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Arbor Day observed in Follansbee

May 28, 2011
By WARREN SCOTT - Staff writer , The Herald-Star

FOLLANSBEE - Mayor Tony Paesano and the city's volunteer tree committee recruited fifth-graders at Follansbee Middle School to help them in marking Arbor Day with the planting of three trees near the school on May 2.

The annual observance, which includes a poster contest in which pupils used illustrations showing the benefits of planting trees, has helped the city to earn the designation of Tree City USA for 16 consecutive years.

The honor is given by the Arbor Day Foundation, in cooperation with the National Association of State Foresters and the U.S. Department of Agriculture Forest Service, to cities that have a tree board or department, an ordinance and budget for the care of trees on city property and a yearly observance of Arbor Day.

Follansbee is one of just 15 West Virginia communities to receive the honor this year.

Paesano said only Williamstown exceeds Follansbee in the number of times it has been named Tree City USA, with the Wood County community receiving it 27 years.

"The city of Follansbee has been green before green was cool," he told the fifth-graders as they gathered above the city's softball field to observe the planting of three bradford pears.

The three are among eight that have been planted near the field by pupils from the middle school.

Doing the honor this year were Sydney Misenhelder, Mason Zopp and Evan Cuomo, winners of the poster contest. The three also received $50 savings bonds.

All of the pupils received tree saplings and certificates declaring them junior state foresters.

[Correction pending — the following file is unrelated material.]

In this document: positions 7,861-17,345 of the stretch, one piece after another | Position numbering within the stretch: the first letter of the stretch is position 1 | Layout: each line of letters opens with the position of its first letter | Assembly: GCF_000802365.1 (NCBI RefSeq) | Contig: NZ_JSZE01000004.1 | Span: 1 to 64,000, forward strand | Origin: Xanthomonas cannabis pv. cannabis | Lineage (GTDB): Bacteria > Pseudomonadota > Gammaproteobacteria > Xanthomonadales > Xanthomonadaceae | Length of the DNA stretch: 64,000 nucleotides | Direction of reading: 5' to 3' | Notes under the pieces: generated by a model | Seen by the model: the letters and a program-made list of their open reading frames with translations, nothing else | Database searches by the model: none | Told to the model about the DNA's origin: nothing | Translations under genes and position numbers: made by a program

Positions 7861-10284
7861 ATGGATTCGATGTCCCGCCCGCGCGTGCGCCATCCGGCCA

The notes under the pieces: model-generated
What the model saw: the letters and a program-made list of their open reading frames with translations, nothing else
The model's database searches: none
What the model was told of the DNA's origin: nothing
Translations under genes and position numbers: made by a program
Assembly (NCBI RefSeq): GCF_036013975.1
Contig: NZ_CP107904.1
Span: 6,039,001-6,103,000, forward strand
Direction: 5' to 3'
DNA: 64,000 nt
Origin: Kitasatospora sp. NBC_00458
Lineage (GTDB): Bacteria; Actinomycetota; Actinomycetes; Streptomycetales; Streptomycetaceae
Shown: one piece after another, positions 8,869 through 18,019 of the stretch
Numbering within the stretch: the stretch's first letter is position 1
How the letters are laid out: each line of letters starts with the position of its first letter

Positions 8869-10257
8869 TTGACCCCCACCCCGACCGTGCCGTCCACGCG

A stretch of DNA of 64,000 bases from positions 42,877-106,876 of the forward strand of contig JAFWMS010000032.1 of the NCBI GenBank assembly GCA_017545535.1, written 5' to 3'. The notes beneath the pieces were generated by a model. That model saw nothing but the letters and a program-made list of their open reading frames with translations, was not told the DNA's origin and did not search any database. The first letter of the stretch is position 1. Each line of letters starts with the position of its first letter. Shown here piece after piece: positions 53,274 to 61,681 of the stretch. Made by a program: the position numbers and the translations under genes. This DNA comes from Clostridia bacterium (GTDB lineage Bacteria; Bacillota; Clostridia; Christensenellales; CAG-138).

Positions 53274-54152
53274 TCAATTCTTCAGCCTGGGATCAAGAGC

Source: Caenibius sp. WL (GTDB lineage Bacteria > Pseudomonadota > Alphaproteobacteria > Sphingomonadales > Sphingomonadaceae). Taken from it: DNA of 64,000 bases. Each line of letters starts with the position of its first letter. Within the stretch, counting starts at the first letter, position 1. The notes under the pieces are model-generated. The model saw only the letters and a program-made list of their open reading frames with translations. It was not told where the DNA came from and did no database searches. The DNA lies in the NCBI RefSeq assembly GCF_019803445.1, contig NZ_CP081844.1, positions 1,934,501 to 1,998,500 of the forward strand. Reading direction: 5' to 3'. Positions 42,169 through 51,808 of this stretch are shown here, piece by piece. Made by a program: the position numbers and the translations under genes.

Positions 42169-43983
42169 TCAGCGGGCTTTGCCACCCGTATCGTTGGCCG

Assisting the students were John J. Pizzuti, Robert Shute and Paesano, who with Patsy Gaudio, comprise the city's tree committee; and Bob Hannah, urban forestry coordinator for the West Virginia Division of Forestry.

Hannah also explained the origin of Arbor Day. He noted it was started in 1854 by J. Sterling Morton, a Nebraska newspaper editor.

Nebraska's tall grass prairies were well suited for farming but the terrain lacked trees needed to build homes for the state's pioneers as well as fuel to heat them.

To encourage the planting of trees, Morton initiated the first Arbor Day observance with support from the Nebraska State Board of Agriculture.

Prizes were offered to those who planted the largest number of trees, and it's said that more than 1 million trees were planted on that day, Hannah said.

Soon other states followed Nebraska's example, and by 1894, Arbor Day was celebrated in each of them.

Hannah noted Morton left another legacy, at least indirectly, as his son founded the Morton Salt Co.

Hannah said Arbor Day now is celebrated in Nebraska on April 22, Morton's birthday, and is observed nationally on the last Friday of April. But the West Virginia Division of Forestry has named April and May as Arbor Months, he said.

Performing the national anthem for the event was the Follansbee Middle School Band under the direction of Lakin Weaver, who was substituting for Jason Dean, the school's band director.

(Scott can be contacted at

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